12. To test the configuration, send a test email from your device or application, and confirm that it was received by the recipient.

How Microsoft 365 or Office 365 SMTP relay works

The application or device in your organization's network uses a connector for SMTP relay to send emails to recipients in your organization.

  • The Microsoft 365 or Office 365 connector that you configure authenticates your device or application with Microsoft 365 or Office 365 using an IP address. Your device or application can send emails using any address (including ones that can't receive emails), as long as the address uses one of your domains. It's not mandatory for the email address to be associated with an actual mailbox. For example, if your domain is contoso.com, you could send from an address like do_not_reply@contoso.com.

  • Microsoft 365 or Office 365 SMTP relay uses a connector to authenticate the emails sent from your device or application. This authentication method allows Microsoft 365 or Office 365 to relay those messages to your own mailboxes and external recipients. Microsoft 365 or Office 365 SMTP relay is similar to direct send except that it can send emails to external recipients.

  • Due to the added complexity of configuring a connector, direct send is recommended over Microsoft 365 or Office 365 SMTP relay, unless you must send emails to external recipients. To send emails using Microsoft 365 or Office 365 SMTP relay, your device or application server must have a static IP address or address range. You can't use SMTP relay to send emails directly to Microsoft 365 or Office 365 from a third-party hosted service, such as Microsoft Azure. For more information, see Troubleshoot outbound SMTP connectivity issues in Azure.

Features of Microsoft 365 or Office 365 SMTP relay

  • Microsoft 365 or Office 365 SMTP relay doesn't require the use of a licensed Microsoft 365 or Office 365 mailbox to send emails.
  • Microsoft 365 or Office 365 SMTP relay has higher sending limits than SMTP client submission. Senders aren't subject to the limits described in Option 1.

Requirements for Microsoft 365 or Office 365 SMTP relay

  • Static IP address or address range: Most devices or applications are unable to use a certificate for authentication. To authenticate your device or application, use one or more static IP addresses that aren't shared with another organization.
  • Connector: Set up a connector in Exchange Online for emails sent from your device or application.
  • Port: Port 25 is required. Ensure this port isn't blocked on your network or by your ISP.

Limitations of Microsoft 365 or Office 365 SMTP relay

  • Sent mail can be disrupted if your IP addresses are blocked by a spam list.
  • Reasonable limits are imposed for sending. For more information, see High-risk delivery pool for outbound messages.
  • Requires static unshared IP addresses (unless a certificate is used).
  • The connecting client is expected to retry within a reasonable period, in case of transient failures. Microsoft recommends the connecting client to maintain SMTP logs to help investigate these types of failures.

Note

As per SMTP RFC suggestion, Option 1 SMTP AUTH client submission may be a more appropriate method for an SMTP client/application, which isn't a full-featured mail server (MTA).

Compare the options

Here's a comparison of each configuration option and the features they support.

Features SMTP client submission Direct send SMTP relay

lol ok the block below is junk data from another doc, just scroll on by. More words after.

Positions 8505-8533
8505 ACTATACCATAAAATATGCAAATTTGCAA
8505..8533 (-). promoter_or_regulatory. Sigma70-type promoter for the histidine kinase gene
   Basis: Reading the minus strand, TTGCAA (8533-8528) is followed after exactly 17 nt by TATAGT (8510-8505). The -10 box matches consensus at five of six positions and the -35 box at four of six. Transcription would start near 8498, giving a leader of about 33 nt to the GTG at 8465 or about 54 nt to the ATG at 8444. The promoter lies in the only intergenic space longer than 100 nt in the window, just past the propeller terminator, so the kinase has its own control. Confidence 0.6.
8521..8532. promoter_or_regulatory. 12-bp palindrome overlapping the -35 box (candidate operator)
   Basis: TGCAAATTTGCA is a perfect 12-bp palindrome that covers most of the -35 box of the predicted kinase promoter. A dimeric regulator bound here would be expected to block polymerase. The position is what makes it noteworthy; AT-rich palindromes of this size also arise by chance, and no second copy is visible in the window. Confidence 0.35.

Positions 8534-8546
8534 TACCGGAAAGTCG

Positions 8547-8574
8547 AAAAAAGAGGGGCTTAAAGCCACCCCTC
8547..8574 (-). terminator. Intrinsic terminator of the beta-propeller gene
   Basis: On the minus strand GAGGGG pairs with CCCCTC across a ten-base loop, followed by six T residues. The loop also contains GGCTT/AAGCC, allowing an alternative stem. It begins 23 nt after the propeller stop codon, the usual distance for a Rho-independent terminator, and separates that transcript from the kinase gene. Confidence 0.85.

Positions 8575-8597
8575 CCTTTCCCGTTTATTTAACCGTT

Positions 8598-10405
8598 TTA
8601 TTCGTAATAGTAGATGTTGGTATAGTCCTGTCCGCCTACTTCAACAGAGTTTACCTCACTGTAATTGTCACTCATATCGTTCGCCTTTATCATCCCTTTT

Send to recipients in your domain(s) Yes Yes Yes
Relay to internet via Microsoft 365 or Office 365 Yes No. Direct delivery only. Yes
Bypasses antispam Yes, if the email is destined for one of your Microsoft 365 or Office 365 mailboxes. No. Suspicious emails might be filtered. We recommend a custom SPF record. No. Suspicious emails might be filtered. We recommend a custom SPF record.
Supports mail sent from applications hosted by a third party Yes Yes. We recommend updating your SPF record to allow the third party to send as your domain. No
Saves to Sent Items folder Yes No No
Requirements
Open network port Port 587 or port 25 Port 25 Port 25
Device or application server must support TLS Required Optional Optional
Requires authentication Microsoft 365 or Office 365 username and password required None One or more static IP addresses. Your printer or the server running your LOB app must have a static IP address to use for authentication with Microsoft 365 or Office 365.

Here are the limitations of each configuration option:

Limitations SMTP client submission Direct send SMTP relay
Throttling limits 10,000 recipients per day. 30 messages per minute. Standard throttling is in place to protect Microsoft 365 or Office 365. Reasonable limits are imposed. The service can't be used to send spam or bulk mail. For more information about reasonable limits, see High-risk delivery pool for outbound messages.

Run diagnostic to Set up applications or devices sending email using Microsoft 365

Note

This feature requires a Microsoft 365 administrator account.

If you still need help to set up applications or devices sending emails using Microsoft 365 or you need help fixing issues with applications or devices sending emails using Microsoft 365, you can run an automated diagnostic.

To run the diagnostic check, select the following button:

A flyout page opens in the Microsoft 365 admin center. Select the appropriate option that you're looking for, for example, new setup or troubleshooting existing setup.

Use your own email server to send emails from multifunction devices and applications

If you happen to have an on-premises email server, you should seriously consider using that server for SMTP relay instead of Microsoft 365 or Office 365. A local email server that you have physical access to is much easier to configure for SMTP relay by devices and applications on your local network.

Note

The use of IIS SMTP Virtual Server for email transmission isn't supported, as it's obsolete since it relies on an outdated IIS SMTP component whose support ceased with Windows Server 2003. For email relaying to Office 365, utilize a supported version of Exchange Server or Azure Communication Service.

The details about how to do this configuration are determined by your on-premises email server. For Exchange Server, see the following articles:

Fix issues with printers, scanners, and LOB applications that send emails using Microsoft 365 or Office 365

Set up connectors to route mail between Microsoft 365 or Office 365 and your own email servers